By W.A Wijewardena –
Assassination of President Premadasa
Ravindra Fernando, Colombo University’s Emeritus Professor of Forensic Medicine and now a Don at the Kotelawala Defence University’s Medical School, has been in the habit of publishing at least one book a year. Many of his books have been on controversial murder cases in Sri Lanka analysed from the point of a forensic medical expert.
Previously, he published on the Sathasivam case, Mathew Peiris case, Wijedasa Liyanarachchi case, Lalith Athulathmudali case, and the case relating to the bomb attack in Parliament. To add to this list, his 31st publication, he has now released a book analysing the assassination of President Ranasinghe Premadasa in broad daylight at a street corner in Colombo on the May Day of 1993.
Gruesome killings of LTTE
Premadasa’s assassination has been surrounded by mystery. Though fingers have been publicly pointed at the Tamil Tigers who had organised themselves as the Liberation Tigers of Tamil Eelam or LTTE, the group had denied their hand in this gruesome killing. Of course, it had been their practice to deny their role in many other similar killings like the assassination of India’s former Premier, Rajiv Gandhi. Hence, their word should not be taken as the revelation of truth.
But as Fernando has elaborated in the concluding part of his book, Indian authorities had done a thorough investigation into the case and charged the leaders of LTTE of the crime committed, despite the change of political power from Rajiv Gandhi’s Congress Party to his opponents, the Bhartiya Janata Party.
A crime without an offender
A similar course had not been adopted by the Government of Sri Lanka. On the day of the assassination, much of the evidence had been erased by the complete cleaning of the crime scene allegedly on the orders of a top political leader of the ruling party. The reason given had been the need for averting an island-wide riot against Tamil minority which had later been proved as an unfounded fear. Hence, the standard procedure could not be followed, and the investigations had to rely on photographs taken by foreign and local journalists who had rushed to the place immediately.
One year after Premadasa’s assassination, the political power had shifted from Premadasa-led UNP to the opposition and the new rulers may not have the same interest in pursuing the case. As a result, as Fernando has revealed, 12 years after the assassination, the Government had withdrawn the case against even those who had been arrested on suspicion earlier – 40 in number – for lack of sufficient evidence. Thus, the assassination of President Premadasa is marked in history as a crime committed but without an offender.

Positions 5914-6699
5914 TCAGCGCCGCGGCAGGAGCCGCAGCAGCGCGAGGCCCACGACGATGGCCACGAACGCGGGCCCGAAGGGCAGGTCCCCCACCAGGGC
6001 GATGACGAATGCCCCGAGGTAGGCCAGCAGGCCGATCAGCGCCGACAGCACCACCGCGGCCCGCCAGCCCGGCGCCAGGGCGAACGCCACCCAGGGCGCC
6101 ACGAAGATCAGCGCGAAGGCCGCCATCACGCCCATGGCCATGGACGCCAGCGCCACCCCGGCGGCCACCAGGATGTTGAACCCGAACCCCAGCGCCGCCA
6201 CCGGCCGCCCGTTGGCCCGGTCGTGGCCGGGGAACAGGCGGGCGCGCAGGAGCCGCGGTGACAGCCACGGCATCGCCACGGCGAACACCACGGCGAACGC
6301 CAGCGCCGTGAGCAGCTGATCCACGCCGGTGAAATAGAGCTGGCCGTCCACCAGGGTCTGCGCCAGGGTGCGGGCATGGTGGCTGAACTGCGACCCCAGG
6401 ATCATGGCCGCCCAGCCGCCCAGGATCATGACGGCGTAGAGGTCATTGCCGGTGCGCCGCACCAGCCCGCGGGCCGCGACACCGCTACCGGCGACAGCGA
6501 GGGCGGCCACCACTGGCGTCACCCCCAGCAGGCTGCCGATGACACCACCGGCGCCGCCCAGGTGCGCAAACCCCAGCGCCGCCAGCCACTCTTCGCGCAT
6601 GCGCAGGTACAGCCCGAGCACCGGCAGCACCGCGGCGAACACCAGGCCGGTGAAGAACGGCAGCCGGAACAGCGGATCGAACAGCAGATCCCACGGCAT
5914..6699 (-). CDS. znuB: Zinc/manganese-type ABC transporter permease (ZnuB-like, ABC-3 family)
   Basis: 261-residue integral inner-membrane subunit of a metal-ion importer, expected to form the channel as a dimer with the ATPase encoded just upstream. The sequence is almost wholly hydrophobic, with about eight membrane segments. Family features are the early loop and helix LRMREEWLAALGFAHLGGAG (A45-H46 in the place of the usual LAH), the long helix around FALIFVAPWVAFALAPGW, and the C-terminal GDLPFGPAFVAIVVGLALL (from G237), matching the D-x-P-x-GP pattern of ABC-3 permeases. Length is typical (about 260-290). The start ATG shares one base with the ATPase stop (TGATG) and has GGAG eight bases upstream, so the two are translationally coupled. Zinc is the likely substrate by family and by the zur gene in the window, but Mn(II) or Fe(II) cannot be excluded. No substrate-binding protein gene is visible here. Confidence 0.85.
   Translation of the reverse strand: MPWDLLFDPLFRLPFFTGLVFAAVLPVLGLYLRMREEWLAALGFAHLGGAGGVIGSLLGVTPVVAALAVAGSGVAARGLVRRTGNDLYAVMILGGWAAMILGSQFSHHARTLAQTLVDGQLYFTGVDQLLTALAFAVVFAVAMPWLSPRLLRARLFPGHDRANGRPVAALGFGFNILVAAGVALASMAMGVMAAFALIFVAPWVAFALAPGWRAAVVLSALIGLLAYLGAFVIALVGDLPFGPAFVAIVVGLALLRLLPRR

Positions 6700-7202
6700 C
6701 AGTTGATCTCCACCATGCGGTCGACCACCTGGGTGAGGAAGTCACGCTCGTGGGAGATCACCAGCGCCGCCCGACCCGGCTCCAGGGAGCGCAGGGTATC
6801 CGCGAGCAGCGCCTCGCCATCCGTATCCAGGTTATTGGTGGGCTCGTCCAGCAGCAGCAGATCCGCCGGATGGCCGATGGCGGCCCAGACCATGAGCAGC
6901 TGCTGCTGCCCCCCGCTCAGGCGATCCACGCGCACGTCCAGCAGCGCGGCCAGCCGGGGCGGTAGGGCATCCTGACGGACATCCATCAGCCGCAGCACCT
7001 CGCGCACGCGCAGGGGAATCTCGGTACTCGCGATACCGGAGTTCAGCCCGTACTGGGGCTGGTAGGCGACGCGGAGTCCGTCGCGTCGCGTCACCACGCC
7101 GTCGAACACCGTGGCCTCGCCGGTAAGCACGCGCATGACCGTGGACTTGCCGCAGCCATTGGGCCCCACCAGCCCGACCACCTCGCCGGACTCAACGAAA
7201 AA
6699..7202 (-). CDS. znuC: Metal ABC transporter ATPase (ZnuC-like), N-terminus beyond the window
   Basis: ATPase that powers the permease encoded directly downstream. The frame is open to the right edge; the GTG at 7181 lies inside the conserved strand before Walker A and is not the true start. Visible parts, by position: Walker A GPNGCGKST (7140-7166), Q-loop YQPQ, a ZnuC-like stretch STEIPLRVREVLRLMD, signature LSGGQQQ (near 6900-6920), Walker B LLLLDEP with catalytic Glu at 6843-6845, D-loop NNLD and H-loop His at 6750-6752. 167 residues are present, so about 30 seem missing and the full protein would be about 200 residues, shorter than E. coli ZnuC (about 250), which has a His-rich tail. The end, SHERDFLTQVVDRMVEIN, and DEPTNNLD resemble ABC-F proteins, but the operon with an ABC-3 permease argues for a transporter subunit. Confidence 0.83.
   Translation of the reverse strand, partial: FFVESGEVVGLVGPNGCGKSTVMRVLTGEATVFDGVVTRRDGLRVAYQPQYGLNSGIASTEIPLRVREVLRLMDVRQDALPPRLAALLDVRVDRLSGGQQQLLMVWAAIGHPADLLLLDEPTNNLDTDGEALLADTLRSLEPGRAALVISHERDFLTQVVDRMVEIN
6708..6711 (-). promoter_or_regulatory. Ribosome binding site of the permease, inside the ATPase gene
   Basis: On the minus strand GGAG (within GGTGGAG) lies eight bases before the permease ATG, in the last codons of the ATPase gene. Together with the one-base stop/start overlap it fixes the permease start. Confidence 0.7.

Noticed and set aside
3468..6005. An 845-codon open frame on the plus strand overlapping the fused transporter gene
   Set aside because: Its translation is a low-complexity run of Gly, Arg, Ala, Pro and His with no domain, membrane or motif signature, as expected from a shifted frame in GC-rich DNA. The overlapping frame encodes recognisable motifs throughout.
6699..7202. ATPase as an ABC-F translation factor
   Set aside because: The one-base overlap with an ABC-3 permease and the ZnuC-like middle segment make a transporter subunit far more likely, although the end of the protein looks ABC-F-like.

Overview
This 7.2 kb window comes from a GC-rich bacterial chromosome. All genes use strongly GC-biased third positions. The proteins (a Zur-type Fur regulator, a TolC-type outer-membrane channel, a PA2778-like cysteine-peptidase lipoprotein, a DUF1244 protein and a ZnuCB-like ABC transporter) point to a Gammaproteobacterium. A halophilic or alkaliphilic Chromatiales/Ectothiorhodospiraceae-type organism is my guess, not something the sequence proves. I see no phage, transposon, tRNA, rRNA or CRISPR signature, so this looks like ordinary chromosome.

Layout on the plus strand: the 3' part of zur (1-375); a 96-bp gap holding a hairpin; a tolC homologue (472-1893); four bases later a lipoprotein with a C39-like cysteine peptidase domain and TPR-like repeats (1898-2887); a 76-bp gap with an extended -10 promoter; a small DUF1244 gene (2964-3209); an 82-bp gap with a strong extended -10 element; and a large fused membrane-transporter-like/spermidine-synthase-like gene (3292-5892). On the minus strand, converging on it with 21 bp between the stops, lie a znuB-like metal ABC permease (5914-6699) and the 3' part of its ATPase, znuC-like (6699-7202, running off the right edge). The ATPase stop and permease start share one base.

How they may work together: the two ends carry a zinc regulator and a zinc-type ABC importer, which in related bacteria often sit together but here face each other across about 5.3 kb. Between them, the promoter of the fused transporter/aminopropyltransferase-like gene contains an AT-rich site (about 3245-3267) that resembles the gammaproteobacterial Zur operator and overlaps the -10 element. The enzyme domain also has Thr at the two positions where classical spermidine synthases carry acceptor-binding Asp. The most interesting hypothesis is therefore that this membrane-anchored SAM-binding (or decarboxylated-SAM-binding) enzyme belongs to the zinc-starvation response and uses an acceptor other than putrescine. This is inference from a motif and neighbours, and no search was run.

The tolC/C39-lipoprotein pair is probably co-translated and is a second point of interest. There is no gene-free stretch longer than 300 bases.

All the evidence points to LTTE
Hence, what Fernando has done is documenting the events leading to Pemadasa’s assassination from a political, social, and scientific point so that readers could gauge who the culprits were and where the state had gone wrong. Fernando does not say that LTTE is directly involved in the assassination. But the evidence he has presented is suggestive of the fact that it is the handiwork of LTTE. It is the reader who must make that judgment after carefully evaluating such evidence.
As background information, Fernando has taken the readers through the life journey of President Premadasa and the circumstances which had led LTTE to wage war against the legally constituted government of Sri Lanka.
Premadasa, the self-made politician
Premadasa has been a politician who has started his political career as a young political cub and risen to the highest position in the country through his sheer perseverance, determination, and tenacity. According to his own words expressed often at political meetings, he had graduated from the university of life and faced more failures than successes. Each failure had taught him much important life lessons like a person, as a Sinhala saying would say, who had been tempered, an elaborate method of cooking which Sri Lankans have learned from the Portuguese. Thus, he had been a politician without a God Father to protect him. Unlike many other politicians in Sri Lanka, he did not have a strong family background to play his role in politics.
Premadasa’s weakness: Placing unreserved trust in his valet
Even after he became President, he had to face an insurrection by Sinhala youth in the south and Tamil youth in the north and the east. There had been a coup within the party that had led to an abortive impeachment. Through his shrewdness, he had managed to successfully beat those challenges. Yet, there was one weakness in the man as highlighted by Fernando in his book. That was the unreserved trust he had placed in his valet, Mohideen who had run the affairs at his residence, Sucharitha.
While he had been given a very strong protection elsewhere, the security at Sucharitha had been defective due to Mohideen’s addiction to liquor and women. Fernando had implied that Mohideen had been up to his vices without Premadasa’s knowledge. It is this weakness of Premadasa and addictions of Mohideen that had been capitalised by LTTE operatives to breach the protective ring in Sucharitha and have easy access even to Premadasa’s bedroom.
Babu exploiting Mohideen’s weaknesses
The LTTE operative who had been sent to Colombo by LTTE to carry out the gruesome crime, nicknamed Babu, had patiently cultivated his access link for over two years by bribing Mohideen with liquor and women and main security officers with liquor. Babu had pretended so much of innocence in his day-to-day behaviour that nobody had suspected him as a plant of LTTE to assassinate Premadasa. According to the evidence revealed, Babu had the capacity to blow Premadasa up in the sky when he was travelling to his estate in the helicopter or plant a bomb under his bed to dispose him off easily. Yet, he waited until he received orders from the high ups in LTTE.
Choosing appropriate time for assassinating Premadasa
The right opportunity for LTTE to assassinate Premadasa came when the elections were announced for the Western Province Provincial Council in the early part of 1993. A week before the day of the crime, the senior politician and Premadasa’s rival Lalith Athulathmudali was assassinated at an election rally in Colombo. The accusing finger was immediately pointed at Premadasa.
He became so nervous about the bad publicity which these stories were giving him that, at the last election meeting that was held a few hundred metres away from where Athulathmudali was assassinated, he challenged his enemies: ‘Assassinate my body but not my character which I have ardently built whole my life’.